Although the majority of sexual assault cases do not result in a trial, it’s important for any person charged with a crime to consider the cross-examination process. If your charges result in a trial, as a defendant, will you be prepared when you step into that witness box?
In a previous article series, we provided advice for defendants in the courtroom including how to dress and behave. In this article, we will advise you on how to conduct yourself during a cross-examination. If a sexually related charge is brought against you, you need the services of a sexual battery lawyer in Tampa.
Although legal questioning tends to happen before a trial date, including during depositions or even in the police precinct, we are focusing on answering questions in a courtroom. It’s important to remember that if you have been detained and the police want to ask you questions, you should speak with a sexual assault defense attorney in Tampa before you speak with anyone else.
There are three rules that every defendant should remember if they are “called to the stand.” Actually, these three rules apply to any scenario in which you are required to answer legal questions. Of course, the purpose of this article isn’t to provide defendants with specific advice on what to say, but is a guideline of the way to behave.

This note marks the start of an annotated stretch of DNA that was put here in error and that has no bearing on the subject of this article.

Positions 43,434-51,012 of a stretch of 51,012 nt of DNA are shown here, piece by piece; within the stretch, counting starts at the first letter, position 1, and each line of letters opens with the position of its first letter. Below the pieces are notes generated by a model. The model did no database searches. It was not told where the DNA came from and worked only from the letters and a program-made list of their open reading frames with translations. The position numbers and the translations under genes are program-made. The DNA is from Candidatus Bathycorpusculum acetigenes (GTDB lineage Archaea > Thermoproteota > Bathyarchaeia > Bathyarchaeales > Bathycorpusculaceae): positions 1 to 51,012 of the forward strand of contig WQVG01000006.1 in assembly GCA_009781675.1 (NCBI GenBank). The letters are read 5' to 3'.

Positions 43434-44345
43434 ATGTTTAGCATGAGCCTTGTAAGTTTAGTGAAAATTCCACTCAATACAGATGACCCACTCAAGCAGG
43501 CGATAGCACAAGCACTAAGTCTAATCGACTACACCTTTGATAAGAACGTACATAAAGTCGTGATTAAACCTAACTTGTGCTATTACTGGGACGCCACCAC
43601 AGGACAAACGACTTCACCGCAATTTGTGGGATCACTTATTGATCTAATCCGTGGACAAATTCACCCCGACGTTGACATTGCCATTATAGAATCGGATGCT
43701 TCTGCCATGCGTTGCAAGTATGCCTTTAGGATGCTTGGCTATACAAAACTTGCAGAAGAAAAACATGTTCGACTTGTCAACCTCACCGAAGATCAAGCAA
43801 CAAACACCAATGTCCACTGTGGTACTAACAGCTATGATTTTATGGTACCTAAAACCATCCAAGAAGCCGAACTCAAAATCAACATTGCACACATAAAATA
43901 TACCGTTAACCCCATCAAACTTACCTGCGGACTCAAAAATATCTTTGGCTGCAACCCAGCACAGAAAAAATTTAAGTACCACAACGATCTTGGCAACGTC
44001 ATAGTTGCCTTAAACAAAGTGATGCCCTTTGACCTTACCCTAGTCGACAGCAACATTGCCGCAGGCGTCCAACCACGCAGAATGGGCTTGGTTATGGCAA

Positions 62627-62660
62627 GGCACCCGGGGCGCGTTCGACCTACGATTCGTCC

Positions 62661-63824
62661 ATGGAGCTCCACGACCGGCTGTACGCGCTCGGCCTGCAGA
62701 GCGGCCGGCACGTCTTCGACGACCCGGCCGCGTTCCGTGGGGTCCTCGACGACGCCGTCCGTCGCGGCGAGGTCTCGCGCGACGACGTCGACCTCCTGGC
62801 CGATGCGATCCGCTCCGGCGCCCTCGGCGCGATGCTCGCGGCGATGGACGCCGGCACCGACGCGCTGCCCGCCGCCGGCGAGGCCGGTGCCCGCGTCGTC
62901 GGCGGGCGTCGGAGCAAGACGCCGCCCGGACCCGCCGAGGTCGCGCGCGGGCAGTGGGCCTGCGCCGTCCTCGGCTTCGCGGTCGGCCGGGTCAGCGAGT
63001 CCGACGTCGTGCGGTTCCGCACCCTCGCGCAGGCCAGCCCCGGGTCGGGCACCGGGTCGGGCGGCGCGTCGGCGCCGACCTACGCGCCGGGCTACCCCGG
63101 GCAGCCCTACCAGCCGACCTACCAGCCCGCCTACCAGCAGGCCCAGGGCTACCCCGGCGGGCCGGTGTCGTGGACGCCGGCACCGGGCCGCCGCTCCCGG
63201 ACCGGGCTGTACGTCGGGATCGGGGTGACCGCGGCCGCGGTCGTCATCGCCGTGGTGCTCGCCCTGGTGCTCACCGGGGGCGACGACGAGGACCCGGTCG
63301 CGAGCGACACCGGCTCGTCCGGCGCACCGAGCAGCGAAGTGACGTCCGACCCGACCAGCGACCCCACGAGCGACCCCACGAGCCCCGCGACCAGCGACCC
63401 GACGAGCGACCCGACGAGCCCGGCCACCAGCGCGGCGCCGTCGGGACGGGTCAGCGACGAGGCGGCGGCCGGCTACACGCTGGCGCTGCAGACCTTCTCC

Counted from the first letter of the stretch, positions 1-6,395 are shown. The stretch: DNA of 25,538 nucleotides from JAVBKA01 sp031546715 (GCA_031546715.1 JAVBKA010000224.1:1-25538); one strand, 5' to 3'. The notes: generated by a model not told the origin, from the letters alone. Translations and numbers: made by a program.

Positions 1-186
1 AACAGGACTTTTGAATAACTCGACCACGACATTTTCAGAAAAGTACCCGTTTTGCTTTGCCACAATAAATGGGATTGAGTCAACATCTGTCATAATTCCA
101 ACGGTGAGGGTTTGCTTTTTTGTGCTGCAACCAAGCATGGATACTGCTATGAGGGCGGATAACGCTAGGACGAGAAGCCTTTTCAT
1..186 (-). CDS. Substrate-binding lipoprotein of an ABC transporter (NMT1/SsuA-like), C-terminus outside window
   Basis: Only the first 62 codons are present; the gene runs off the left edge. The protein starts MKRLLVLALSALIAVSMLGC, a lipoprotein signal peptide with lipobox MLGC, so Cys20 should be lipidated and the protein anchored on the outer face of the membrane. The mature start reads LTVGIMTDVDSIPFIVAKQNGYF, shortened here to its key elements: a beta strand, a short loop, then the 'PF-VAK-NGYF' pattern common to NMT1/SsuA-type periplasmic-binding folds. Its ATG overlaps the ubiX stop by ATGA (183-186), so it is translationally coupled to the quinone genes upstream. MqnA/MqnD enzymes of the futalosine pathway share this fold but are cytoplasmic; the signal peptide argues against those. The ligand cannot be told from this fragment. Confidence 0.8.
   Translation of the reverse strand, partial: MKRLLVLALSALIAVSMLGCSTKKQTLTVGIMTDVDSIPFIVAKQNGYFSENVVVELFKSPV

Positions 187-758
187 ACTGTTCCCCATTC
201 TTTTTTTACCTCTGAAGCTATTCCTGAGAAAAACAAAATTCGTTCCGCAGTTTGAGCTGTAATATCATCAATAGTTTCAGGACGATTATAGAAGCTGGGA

Many defendants waver with whether or not they should look at the jury. There’s plenty of reason to feel nervous; however, you should always acknowledge the jury’s presence while being cross-examined as it makes everyone more comfortable during the process.
This rule is kind of a no-brainer as the jury, attorneys, judge, and court reporter all need to understand what you are saying. Projection and clearly enunciating each word is highly important, but it’s often overlooked when people are not used to public speaking or are extremely nervous.
It’s important to answer the questions as best you can, but it’s also important to remain on topic and to only discuss things that you are confident in talking about and have a crystal clear memory of. It’s best to answer questions briefly and directly as opposing counsel will only try to poke holes in your testimony. Never try and play mind games with the opposing counsel as well. In fact, this might be exactly what they want you to do.
Disclaimer: The information contained in this article is for general educational information only. This information does not constitute legal advice, is not intended to constitute legal advice, nor should it be relied upon as legal advice for your specific factual pattern or situation.